The ability to monitor and spy on someone on the Internet or offline should be hard. People have privacy, even those who have committed crimes, or at least they did at one time before Big Brother decided to rear his ugly head and monitor everyone.
By Loretta Park
Ten years ago, tracking where registered sex offenders traveled on the Internet was a piece of cake, one official says.
But today’s technology — all of the smartphones and tablets and the social media websites on the Internet — is making the job “a nightmare,” said Darrin Swain, a supervisor with Adult Probation & Parole.
And not every single registered sex offender is being monitored, either.
“The public thinks: If someone is a registered sex offender, that means they are supervised,” Swain said. “Registration does not mean supervision.”
Only those who are on parole, probation or incarcerated are being monitored, he said.
On Utah’s sex offender registry list, there are 7,021 offenders, said Steve Gehrke, spokesman for the Department of Corrections. Of those, 2,383 are serving sentences in Utah State Prison or a county jail.
Only 1,711 are on probation or parole. The remaining 2,927 offenders have completed their court-ordered sentences but are still required to register with a local police agency every six months.
Of the 7,021 offenders, 2,618 are required to be on the registry for life. The remaining offenders have different time lengths, ranging from 10 years after their sentence is completed to 25 years after.
Swain, who has been with the AP&P for 16 years, said technology today is very different from five or 10 years ago.
“It’s a nightmare for (parole officers),” he said. “Their job is a lot harder.”
“The difference from 10 years ago to today is day and night. There was none of this stuff to worry about.”
In the past, parole officers would visit the homes of offenders, check to see if their personal computers were registered with the office and then check the computers to see what sites the offenders have visited.
And that was only if a judge allowed sex offenders to have a computer. In the past, judges would order convicted sex offenders to stay away from the Internet.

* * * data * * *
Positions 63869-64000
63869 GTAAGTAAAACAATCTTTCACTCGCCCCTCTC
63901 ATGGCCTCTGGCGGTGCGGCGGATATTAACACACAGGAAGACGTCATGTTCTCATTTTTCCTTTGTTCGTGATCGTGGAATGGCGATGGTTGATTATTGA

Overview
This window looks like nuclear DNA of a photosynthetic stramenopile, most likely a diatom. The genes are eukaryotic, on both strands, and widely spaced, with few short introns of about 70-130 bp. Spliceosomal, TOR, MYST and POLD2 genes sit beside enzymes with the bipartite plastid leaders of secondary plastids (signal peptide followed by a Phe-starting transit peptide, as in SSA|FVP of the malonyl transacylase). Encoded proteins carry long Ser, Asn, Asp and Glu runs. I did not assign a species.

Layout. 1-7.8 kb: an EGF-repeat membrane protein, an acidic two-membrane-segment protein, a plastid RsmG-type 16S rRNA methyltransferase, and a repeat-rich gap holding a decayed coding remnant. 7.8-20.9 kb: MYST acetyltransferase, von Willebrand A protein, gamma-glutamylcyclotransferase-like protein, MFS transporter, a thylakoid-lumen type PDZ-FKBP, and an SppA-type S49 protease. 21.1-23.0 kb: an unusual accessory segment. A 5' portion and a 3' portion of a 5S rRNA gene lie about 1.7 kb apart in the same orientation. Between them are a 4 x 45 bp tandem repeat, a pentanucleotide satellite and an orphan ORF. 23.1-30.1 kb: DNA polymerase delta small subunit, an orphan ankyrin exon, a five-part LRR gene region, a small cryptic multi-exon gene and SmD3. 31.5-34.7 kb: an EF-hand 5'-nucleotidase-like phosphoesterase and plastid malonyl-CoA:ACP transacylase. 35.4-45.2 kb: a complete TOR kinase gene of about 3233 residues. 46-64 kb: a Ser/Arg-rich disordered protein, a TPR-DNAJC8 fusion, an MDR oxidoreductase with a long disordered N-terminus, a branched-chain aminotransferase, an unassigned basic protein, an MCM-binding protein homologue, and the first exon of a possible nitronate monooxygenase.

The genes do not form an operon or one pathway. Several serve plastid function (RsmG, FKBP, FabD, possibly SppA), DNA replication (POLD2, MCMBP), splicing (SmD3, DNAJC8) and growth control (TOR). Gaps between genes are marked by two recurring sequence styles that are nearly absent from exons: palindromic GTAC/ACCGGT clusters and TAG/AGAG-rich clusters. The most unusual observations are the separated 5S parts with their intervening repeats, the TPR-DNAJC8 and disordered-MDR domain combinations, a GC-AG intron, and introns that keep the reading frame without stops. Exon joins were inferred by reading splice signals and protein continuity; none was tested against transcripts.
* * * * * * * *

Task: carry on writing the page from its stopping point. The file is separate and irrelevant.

Now, with smartphones and tablets, sex offenders can have easy access to the Internet.
And because of the case U.S. v. Mark Wayne Russell, judges cannot ban convicted sex offenders from computers. The U.S. Court of Appeals for the District of Columbia Circuit in 2010 ruled that judges cannot ban sex offenders from the Internet.
Swain said sex offenders, like the rest of the community, use the Internet for job searches, education and also for workplace duties.
“Today’s world is the computer,” he said.
And social network sites are sprouting almost faster than officers can keep track of them.
Jessica Farnsworth, the commander of the Internet Crimes Against Children Task Force with the Utah Attorney General’s Office, said most social network sites do monitor what is going on and report any misconduct to the National Center for Missing & Exploited Children.
The center then contacts the local authorities in individual states, who then investigate.
“The offenders know kids are really into social network sites,” Farnsworth said.
She said parents think there are “safe” social network sites, but “there isn’t a social site we haven’t had an investigation (into), including Pinterest.”
And sex offenders are not just those on the state’s registry list, officials said.
“They’re only on the registry once we caught them,” Farnsworth said.
Swain said the sex offenders whom parents should worry about are those who have not been arrested yet.
Farnsworth said, in the past, parents were told to have computers in a public place in their homes.
“That is not practical today because the iPhones are computers, so parents need to protect their children,” she said.
The first step is to tell children they should always report any inappropriate message or photo they receive either as a text or chat.
She said parents need to help their children and teenagers have a plan in place “so, when it happens, and it does happen, they won’t be caught off guard” when they receive a picture of a body part.
Children and teenagers need to know it is not their fault if they do receive an inappropriate photo, and police should be contacted immediately.
Farnsworth also recommends parents “lock the family photos” so only those they want to see the photos of a vacation or family event can see them.
A man had seen a photo of two children in another state and had located them through the social network site, Farnsworth said. He attempted to kidnap the children but was arrested.
“Take all the measures you can to protect the images of your children,” Farnsworth said. “They’re not all 100 percent, but those pictures can be taken, and your children can start getting harassed.”